Whilst this study was due to be completed by the end of March 2022, our next step will be to construct a working model for new and more effective leadership development programs. And we have been granted a new fund by ISPS for our research. We are now able to further our research into school leadership development and will be focusing on the role of dedicated social networks.





  • 校長のリーダーシップ発揮を促進する制度的・組織的な条件は何か?
  • 日本でそれを構築するにはどのような改革が必要か?









  • 浜田他(2020)「校長のリーダーシップ発揮を促進する制度的・組織的条件の解明と日本の改革デザイン(1)―スクールリーダーの職務環境・職務状況に関する基礎的分析―」『筑波大学教育学系論集』第45 巻1 号。
  • 朝倉他(2021)「校長のリーダーシップ発揮を促進する制度的・組織的条件の解明と日本の改革デザイン(2)―校長のリーダーシップ実践とその関連要因に関する基礎的分析―」『筑波大学教育学系論集』第46 巻1 号
  • 浜田他(2021)「校長のリーダーシップ発揮を促進する制度的・組織的条件の解明と日本の改革デザイン(3)―初任期小学校校長インタビュー調査の分析―」『筑波大学教育学系論集』第45巻2 号 。



Midori Ueda is a Senior Researcher in the Department for Educational Policy and Evaluation Research at the National Institute for Educational Policy Research (NIER). Her latest research includes ‘Understanding Issues in Workload Reform in Public Education Services and Schools’ (project research of NIER, 2022-2024), ‘Understanding Issues in Making and Implementing Evidence-based Education Policies’ (project research of NIER, 2019-2021), and ‘Japanese-English Comparative Study on Role Function and Professional Growth of School Office Staff’ (JSPS Research (C), research No: 21K02243).


H. Hamada, et al, (2020), Clarifying Institutional and Organizational Conditions Promoting Principals’ Quality Leadership and Reform Design for Japan (1): An Initial Analysis of Work Environment and Culture, Bulletin of Institute of Education, University of Tsukuba, Volume 45, Issue 1, pp.43-68M. Asakura, et al. (2021), Clarifying Institutional and Organizational Conditions Promoting School.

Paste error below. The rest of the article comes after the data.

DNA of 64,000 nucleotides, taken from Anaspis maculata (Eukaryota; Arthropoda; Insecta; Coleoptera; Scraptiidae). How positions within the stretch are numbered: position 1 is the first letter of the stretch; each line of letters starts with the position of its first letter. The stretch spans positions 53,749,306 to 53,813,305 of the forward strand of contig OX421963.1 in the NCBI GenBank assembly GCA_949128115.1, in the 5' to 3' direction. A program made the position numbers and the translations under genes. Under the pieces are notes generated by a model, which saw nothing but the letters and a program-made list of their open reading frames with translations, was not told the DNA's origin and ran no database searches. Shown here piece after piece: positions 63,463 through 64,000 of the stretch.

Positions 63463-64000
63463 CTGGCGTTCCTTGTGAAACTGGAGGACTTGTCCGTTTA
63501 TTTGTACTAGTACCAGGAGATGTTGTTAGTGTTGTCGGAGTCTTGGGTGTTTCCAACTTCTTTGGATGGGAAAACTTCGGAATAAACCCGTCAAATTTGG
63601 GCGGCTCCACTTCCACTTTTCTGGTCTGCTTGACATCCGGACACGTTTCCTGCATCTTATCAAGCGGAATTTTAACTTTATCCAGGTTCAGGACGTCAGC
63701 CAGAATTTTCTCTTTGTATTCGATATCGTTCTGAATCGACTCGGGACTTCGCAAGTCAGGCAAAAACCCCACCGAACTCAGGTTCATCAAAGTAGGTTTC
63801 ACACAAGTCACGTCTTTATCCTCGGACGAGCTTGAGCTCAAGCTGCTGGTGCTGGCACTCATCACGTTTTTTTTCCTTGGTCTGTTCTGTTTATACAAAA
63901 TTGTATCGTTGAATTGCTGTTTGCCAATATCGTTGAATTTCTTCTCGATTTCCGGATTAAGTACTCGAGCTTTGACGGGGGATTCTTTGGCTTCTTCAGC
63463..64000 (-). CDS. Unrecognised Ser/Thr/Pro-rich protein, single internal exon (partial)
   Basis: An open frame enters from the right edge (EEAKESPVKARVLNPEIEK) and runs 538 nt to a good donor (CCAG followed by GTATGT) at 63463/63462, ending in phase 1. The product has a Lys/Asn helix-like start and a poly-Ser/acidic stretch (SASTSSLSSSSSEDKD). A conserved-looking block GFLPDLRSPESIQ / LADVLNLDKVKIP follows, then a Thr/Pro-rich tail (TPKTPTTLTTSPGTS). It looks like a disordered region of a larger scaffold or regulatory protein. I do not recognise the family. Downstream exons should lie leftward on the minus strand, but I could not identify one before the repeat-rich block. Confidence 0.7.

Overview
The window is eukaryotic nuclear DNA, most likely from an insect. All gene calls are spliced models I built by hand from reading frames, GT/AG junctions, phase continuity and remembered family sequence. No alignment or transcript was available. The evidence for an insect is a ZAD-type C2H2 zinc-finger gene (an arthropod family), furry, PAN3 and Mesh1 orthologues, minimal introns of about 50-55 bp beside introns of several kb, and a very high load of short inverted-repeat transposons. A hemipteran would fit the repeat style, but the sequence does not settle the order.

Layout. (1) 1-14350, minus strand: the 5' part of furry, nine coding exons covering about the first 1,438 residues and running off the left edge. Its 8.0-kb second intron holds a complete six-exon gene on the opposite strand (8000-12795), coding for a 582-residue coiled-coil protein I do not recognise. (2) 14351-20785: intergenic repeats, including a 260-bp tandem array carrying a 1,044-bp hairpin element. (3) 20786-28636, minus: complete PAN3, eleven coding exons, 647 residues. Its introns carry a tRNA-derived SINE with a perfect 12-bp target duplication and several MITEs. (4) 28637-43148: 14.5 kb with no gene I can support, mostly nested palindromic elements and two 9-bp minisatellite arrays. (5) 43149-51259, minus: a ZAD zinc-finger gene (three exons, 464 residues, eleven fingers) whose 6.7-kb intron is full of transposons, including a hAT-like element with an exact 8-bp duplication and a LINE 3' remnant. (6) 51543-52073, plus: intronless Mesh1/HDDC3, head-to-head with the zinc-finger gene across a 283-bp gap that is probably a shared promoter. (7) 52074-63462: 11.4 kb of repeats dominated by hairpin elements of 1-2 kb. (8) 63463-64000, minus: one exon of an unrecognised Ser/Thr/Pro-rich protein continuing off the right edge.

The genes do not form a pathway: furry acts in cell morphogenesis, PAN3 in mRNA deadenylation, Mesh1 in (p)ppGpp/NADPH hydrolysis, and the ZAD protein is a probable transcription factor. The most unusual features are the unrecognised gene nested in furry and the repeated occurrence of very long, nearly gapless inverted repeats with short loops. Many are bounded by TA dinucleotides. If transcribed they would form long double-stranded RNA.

Principals’ Quality Leadership and Reform Design for Japan (2): A Basic Analysis on Principals’ Leadership Practice and Related Factors Supporting the Leadership, Bulletin of Institute of Education, University of Tsukuba, Volume 46, Issue 1, pp. 17-34.

H. Hamada, et al, (2021) Clarifying Institutional and Organizational Conditions Promoting Principals’ Quality Leadership and Reform Design for Japan (3): An Analysis of an Interview Survey with Beginning Elementary School Principals, Bulletin of Institute of Education, University of Tsukuba, Volume 45, Issue 2, pp.1-20.

Midori Ueda, Senior Researcher at NIER of Japan, and the member of JSPS research team, in charge of the international comparison part and conducted a survey in England.